Ad 2:
2021-03-05 16:01:41 (UTC)

A Sea of Green

"I'm wasting your time, just talking to you
"Maybe best you go on home
"I'll leave you alone, fade from your mind
"Slip into the greens and blues"

"Greens and Blues"

I can tell you the exact location in which I heard this song for the tenth time, only to feel like I was really listening to it for the first time. My dog and I had been going back into town, on our way home, when this song came on, just after we passed the sweets shop. When I went home and listened to it yet again, I couldn't help but think of J. On the whole, I'd say every Pixies song immediately boosts J into mind, predominantly because it's thanks to him that I actively started listening to them more. I knew of them, had a song I liked by them, but it was after talking to him that I started paying more attention. This one was different though. It was the very lines that implied a stranger trying to remove himself from someone else's mind that tugged at my heart. It was a dead reminder to how J kept disappearing, slipping in and out of my inbox, leaving a remnant of a presence. Like a ghost.

My talent doesn't lie in music but with images and words, so my appreciation of music, though it does include a natural attraction to melody and beautiful sounds of instruments, relies on the lyrics, lyrics that could deliver the final blow sometimes. For the longest time, I relied on songs to express how I felt because someone else got to the right words first. I reckon it's a natural inclination for most, otherwise why do we send each other songs or write down our favourite lyrics if they don't help us express ourselves? Then there's a shift, a shift in which I realise that part of growing up is not needing songs to tell others how you feel. Instead, I learned to develop my own words, and my selection of songs became more about looking for whatever resembles a story, or poetry.

Still, I falter. And sometimes, rather than listening to a song that could emulate something I might say, I listen to a song that manifests what could be said to me. It's a fruitless thought process, of course. It's only another attempt to communicate or the other dangerous activity of rationalisation. I'm trying to avoid writing it but truthfully, I imagined J as this person, telling me I'm better off not listening to him and just going home, despite my will to stay. It doesn't escape me that I seemed so meek before, a stick-figure of a personality that seems to sway at every light breeze. Maybe in some way I was told off for my own protection. It's something I'm desperately trying to rectify now. Again, this is all in my head, but I can't help but wonder. I'm well aware these are things I imagine, for reasons that are becoming ever clearer to me. I'm able to take a more objective and less emotional stance when I have these musings, at least. Bit by bit, it all becomes clear to the point where I'm fine with it and find myself writing about it.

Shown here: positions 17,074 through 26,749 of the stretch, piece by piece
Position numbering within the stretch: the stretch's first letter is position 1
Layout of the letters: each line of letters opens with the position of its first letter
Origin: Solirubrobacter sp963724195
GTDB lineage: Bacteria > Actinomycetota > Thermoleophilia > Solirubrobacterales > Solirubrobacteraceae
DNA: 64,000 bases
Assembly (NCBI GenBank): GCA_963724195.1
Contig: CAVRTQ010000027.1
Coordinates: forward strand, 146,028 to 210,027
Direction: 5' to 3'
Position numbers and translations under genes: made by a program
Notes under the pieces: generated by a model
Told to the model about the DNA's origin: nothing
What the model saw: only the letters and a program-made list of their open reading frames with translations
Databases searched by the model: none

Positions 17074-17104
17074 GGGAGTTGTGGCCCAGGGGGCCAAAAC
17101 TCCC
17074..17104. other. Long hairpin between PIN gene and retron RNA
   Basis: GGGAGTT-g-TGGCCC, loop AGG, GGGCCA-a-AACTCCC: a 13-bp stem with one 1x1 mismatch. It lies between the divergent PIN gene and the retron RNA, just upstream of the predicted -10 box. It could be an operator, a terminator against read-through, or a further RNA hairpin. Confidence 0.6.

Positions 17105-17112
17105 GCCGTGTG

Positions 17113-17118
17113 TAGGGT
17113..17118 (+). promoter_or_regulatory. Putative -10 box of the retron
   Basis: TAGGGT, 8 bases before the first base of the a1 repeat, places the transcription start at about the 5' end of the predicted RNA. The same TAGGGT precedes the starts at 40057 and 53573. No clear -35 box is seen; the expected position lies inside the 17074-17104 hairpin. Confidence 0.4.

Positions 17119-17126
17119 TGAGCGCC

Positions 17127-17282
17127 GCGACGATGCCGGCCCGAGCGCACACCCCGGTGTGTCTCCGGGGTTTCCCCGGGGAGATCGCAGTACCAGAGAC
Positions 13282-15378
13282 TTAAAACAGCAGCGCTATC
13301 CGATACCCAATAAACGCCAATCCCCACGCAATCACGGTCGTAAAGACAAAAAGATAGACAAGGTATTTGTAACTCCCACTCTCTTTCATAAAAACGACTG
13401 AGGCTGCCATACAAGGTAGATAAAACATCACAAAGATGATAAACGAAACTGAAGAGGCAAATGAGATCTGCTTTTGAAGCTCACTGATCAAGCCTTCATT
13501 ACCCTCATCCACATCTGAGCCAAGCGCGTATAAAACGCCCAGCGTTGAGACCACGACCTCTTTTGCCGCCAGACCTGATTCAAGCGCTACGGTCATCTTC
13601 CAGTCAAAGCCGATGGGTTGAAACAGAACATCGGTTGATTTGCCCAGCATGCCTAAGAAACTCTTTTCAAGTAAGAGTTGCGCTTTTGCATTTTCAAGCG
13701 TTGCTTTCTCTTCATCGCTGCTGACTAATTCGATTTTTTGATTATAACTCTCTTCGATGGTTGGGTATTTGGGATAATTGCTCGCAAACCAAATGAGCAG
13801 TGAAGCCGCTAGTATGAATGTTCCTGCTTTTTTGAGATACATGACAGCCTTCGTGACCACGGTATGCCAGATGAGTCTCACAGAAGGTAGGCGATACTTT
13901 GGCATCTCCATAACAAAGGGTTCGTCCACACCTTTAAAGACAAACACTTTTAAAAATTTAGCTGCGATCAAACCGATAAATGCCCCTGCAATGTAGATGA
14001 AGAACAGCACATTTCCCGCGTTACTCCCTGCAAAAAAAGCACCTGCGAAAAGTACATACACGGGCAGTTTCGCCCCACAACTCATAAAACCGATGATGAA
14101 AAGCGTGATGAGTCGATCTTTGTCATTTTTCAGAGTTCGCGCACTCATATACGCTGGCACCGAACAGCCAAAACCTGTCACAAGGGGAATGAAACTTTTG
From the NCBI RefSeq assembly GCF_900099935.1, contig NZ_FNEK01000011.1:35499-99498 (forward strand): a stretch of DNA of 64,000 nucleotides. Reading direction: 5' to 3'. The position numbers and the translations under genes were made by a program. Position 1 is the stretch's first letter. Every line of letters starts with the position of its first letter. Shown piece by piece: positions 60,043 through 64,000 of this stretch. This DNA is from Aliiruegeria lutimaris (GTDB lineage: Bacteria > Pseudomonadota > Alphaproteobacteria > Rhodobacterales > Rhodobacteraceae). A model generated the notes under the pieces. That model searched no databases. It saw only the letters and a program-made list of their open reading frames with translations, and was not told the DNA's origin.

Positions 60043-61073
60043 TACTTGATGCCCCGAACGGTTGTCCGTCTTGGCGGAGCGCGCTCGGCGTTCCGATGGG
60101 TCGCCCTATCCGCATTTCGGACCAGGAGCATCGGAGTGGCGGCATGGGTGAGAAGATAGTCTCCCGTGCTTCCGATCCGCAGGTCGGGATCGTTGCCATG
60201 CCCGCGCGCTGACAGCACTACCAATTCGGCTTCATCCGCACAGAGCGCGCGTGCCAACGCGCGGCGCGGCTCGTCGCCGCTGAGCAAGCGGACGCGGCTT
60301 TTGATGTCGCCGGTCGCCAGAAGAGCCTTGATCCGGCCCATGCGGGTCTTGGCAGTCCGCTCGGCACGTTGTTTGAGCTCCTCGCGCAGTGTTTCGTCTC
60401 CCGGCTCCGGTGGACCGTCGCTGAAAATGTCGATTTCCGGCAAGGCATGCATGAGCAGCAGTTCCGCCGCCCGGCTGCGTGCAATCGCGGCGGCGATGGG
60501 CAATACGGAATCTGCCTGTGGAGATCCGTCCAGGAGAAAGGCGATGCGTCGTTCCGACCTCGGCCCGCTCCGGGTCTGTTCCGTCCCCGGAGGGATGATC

There was a retreat to myself then, and I found myself sitting in my mental space, my grey room, looking out the window to see Anna sitting on a bench in the garden. She seemed frail and sad, despite the frown of concentration on her face, one that indicated she was thinking about something really hard. I looked at her and saw the embodiment of untapped potential. It doesn't come as a surprise to me why despite all of my new ideas, I'm resisting myself because I know her story has to be the first to be written, because she is the first, the beginning, the firstborn. Aside from the embedded tragedy in her story, Anna represents that period in my life of minimal self-confidence and the need for an older sibling type figure. She's the artist before the art, the writer still in the making before that first manuscript.

I suppose a conclusion is in order. Sadly, I don't have a proper one, because this very entry has been a pain to write. Not only is my writing muscle untrained, but it's become difficult to be open again. Nothing to do but suffer through it, whatever the reason.